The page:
BORDER PROTECTION, ANTITERRORISM, AND ILLEGAL IMMIGRATION CONTROL ACT OF 2005 -- (Extensions of Remarks - December 22, 2005)
HON. STEVE ISRAEL
OF NEW YORK
IN THE HOUSE OF REPRESENTATIVES
FRIDAY, DECEMBER 16, 2005
The House in Committee of the Whole House on the State of the Union had under consideration the bill (H.R. 4437) to amend the Immigration and Nationality Act to strengthen enforcement of the immigration laws, to enhance border security, and for other purposes:
Mr. ISRAEL. Mr. Chairman, I am disappointed that I must rise today in opposition to H.R. 4437, the Border Protection, Antiterrorism and Illegal Immigration Control Act. I am enormously concerned with our Nation's lack of border security and the dysfunctional nature of our current immigration system. Our Nation's immigration laws are disrespected both by those who cross our borders illegally and by the businesses that hire those illegal immigrants. Unfortunately, the legislation we are considering today does little to realistically solve these problems. I'm saddened to say that it is based not on policy, but on politics.
I support important amendments to this bill that will help secure our borders and cut down on illegal immigration. For instance, I support the amendment offered by Representative HUNTER of California requiring the construction of reinforced fencing, along with lights, cameras and sensors, along high priority areas of the U.S.-Mexican border. Additionally, I support the amendment offered by Representative NORWOOD of Georgia that authorizes and empowers local law enforcement officials to help enforce immigration laws.
However, this legislation addresses only half the problem our Nation currently faces. Nearly 11 million undocumented immigrants currently live within our borders. That's 11 million people living in the shadows whom we know next to nothing about. This legislation criminalizes these 11 million people, pushing them further into the shadows, and does not consider the impact this will have on our legal system. For instance, this bill does not address the number of pro-bono, taxpayer funded attorneys these immigrants will need to fight their criminal charges in court nor does it address the hundreds of new prisons that would need to be built in order to house 11 million new criminal aliens.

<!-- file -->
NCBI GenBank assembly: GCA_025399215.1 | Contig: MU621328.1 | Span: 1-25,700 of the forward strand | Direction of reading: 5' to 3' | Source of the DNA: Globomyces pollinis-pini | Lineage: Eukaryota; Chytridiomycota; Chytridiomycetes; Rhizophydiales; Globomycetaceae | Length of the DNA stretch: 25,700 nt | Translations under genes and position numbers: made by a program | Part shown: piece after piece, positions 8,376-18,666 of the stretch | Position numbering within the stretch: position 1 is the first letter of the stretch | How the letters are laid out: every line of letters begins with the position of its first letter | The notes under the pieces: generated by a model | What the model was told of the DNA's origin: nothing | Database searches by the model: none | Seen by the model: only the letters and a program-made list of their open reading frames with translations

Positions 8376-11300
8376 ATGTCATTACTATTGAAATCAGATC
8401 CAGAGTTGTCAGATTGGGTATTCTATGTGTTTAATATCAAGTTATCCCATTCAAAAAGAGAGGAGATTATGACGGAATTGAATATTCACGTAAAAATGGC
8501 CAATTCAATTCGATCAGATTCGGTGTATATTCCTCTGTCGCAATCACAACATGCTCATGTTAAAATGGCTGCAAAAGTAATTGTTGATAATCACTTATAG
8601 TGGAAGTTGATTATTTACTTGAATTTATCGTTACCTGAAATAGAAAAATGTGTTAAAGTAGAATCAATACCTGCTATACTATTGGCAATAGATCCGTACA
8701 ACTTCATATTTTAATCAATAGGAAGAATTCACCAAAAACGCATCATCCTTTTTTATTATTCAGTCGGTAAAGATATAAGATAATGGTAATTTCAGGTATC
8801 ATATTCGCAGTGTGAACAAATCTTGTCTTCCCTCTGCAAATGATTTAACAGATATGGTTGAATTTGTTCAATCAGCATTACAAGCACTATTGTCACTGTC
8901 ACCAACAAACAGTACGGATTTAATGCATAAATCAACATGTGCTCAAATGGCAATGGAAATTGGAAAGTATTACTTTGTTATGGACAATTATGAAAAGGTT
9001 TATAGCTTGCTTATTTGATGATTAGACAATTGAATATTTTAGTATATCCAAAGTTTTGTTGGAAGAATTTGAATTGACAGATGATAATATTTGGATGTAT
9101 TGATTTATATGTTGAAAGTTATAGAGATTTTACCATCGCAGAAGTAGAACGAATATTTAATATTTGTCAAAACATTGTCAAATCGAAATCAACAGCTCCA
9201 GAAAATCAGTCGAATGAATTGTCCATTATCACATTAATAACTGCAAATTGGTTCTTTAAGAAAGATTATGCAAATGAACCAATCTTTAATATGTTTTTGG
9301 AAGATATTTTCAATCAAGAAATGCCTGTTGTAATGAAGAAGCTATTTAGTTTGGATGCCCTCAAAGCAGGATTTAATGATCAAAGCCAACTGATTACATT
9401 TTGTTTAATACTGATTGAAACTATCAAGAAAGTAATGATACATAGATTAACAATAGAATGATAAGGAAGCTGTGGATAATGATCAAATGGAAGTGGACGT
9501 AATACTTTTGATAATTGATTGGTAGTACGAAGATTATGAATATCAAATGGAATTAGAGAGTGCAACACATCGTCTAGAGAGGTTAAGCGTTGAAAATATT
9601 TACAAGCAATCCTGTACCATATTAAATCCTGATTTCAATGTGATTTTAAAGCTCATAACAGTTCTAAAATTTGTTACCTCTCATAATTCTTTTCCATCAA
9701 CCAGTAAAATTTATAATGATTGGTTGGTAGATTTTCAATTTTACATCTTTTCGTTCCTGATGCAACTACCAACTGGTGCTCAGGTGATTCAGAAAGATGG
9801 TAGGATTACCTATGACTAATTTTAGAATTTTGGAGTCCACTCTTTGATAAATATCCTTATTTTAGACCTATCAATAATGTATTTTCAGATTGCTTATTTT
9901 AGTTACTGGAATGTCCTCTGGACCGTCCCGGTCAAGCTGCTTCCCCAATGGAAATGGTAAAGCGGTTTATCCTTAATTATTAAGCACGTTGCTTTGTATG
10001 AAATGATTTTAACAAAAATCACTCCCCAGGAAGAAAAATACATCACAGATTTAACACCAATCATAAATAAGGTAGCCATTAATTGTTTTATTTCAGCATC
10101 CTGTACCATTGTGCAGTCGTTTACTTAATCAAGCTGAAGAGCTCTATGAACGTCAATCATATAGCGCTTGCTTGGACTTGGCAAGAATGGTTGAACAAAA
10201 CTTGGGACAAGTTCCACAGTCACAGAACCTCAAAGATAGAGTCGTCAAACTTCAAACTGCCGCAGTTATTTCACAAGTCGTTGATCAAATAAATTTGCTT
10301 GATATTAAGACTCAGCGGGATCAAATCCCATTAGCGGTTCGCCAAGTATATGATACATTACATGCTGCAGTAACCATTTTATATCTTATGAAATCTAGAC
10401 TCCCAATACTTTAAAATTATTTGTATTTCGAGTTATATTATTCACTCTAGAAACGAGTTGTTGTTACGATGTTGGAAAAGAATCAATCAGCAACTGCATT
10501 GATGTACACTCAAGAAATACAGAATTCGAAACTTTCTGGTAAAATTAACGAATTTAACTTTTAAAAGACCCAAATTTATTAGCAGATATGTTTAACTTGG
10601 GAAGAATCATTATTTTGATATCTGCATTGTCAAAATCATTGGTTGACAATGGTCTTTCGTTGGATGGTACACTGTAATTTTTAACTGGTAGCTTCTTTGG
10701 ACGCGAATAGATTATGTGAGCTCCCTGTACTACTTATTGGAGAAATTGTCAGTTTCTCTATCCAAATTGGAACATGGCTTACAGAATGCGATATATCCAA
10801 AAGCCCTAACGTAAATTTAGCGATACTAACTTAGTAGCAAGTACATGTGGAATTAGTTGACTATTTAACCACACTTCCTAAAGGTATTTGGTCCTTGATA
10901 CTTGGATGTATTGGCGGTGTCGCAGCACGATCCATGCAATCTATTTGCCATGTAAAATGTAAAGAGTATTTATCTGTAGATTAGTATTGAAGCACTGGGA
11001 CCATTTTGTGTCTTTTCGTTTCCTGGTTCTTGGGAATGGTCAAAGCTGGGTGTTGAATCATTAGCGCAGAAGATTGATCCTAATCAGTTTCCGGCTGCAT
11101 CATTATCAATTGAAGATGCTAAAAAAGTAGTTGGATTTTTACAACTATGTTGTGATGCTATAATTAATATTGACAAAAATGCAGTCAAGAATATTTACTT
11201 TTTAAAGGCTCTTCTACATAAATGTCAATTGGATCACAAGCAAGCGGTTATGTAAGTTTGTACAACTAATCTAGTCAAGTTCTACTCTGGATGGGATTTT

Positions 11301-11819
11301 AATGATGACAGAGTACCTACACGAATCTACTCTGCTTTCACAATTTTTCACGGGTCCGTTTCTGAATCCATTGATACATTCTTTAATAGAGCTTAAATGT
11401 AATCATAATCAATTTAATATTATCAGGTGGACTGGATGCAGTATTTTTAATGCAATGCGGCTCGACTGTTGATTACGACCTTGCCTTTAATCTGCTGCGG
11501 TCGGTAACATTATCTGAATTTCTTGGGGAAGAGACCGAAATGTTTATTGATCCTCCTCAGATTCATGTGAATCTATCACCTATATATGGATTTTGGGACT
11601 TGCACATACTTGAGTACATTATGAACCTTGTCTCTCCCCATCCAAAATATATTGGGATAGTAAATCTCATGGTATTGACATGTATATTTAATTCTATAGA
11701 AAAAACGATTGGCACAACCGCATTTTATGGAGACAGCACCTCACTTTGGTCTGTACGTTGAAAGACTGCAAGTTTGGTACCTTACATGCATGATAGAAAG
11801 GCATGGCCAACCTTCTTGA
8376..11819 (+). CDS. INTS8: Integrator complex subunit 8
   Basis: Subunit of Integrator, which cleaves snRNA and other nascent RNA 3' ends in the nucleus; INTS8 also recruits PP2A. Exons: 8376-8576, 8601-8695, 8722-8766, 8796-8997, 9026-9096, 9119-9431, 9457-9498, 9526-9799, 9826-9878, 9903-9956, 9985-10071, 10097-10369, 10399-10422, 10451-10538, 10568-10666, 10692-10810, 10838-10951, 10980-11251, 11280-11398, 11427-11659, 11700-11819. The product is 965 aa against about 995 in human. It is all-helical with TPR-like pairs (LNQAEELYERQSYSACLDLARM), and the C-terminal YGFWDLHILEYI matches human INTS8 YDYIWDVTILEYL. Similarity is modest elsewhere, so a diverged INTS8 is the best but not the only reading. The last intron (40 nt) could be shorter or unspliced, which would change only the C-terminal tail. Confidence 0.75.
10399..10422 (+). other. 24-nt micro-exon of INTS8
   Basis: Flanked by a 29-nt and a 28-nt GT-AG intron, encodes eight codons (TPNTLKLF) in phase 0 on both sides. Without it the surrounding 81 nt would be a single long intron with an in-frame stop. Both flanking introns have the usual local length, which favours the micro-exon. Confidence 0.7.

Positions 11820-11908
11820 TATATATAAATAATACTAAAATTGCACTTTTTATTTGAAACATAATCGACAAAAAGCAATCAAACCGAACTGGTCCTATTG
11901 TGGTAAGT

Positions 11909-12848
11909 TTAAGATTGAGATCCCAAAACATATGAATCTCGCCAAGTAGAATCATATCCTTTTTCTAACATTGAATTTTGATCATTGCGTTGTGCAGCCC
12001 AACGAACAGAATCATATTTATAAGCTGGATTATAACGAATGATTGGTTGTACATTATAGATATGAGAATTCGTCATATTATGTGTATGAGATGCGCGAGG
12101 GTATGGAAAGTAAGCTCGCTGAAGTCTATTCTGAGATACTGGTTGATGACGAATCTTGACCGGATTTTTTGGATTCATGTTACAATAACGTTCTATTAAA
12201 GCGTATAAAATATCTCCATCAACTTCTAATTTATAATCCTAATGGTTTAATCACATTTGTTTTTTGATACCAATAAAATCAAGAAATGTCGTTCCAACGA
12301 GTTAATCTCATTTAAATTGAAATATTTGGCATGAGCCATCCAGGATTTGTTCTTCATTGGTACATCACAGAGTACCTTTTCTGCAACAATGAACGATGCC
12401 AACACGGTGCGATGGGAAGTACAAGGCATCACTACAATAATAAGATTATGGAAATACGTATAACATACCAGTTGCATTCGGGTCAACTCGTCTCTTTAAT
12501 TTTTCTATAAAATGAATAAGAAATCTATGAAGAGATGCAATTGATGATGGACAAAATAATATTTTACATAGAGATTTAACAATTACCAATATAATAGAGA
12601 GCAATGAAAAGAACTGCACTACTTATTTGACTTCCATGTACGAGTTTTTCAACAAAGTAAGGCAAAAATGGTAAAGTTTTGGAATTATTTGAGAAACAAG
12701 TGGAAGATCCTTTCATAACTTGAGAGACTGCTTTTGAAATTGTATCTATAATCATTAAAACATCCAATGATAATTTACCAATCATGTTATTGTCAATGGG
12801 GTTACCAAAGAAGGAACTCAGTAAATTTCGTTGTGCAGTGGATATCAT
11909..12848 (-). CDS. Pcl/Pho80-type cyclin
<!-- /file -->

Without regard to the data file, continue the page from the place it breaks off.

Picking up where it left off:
Ultimately, I support a comprehensive immigration policy that is good for families, national security and the economy. Comprehensive immigration legislation introduced by Senator JOHN MCCAIN of Arizona would substantially secure our Nation's borders. Beyond that, it would fine those immigrants already here illegally and punish employers that hire illegal immigrants. However, it would also give the 11 million undocumented immigrants in our country, along with others who are not yet in the U.S. but who hope to one day live and work here legally, a chance to earn legal status. After paying a fine, proving they have been employed in the United States and undergoing a background check, immigrants living here illegally prior to the enactment of the bill would be eligible to apply for a new, non-immigrant visa, and after six years given an option to apply for permanent residency. Additionally, an essential worker visa category, with market-based caps, would be established for new immigrants. These immigrants would be given the option to apply for permanent citizenship after four years.
The McCain bill punishes illegal immigrants for breaking the law but also acknowledges that we cannot act as though we have solved our immigration problem by ignoring the 11 million illegal immigrants already living in our country. As my votes on the Hunter and Norwood amendments prove, I support strong enforcement of our immigration laws and measures to make our borders more secure. But I believe that the only way to fix our broken immigration system is to ensure that, beyond enforcement, we take a realistic approach and acknowledge the immigrants currently living within our borders and those that will likely wish to come in the future.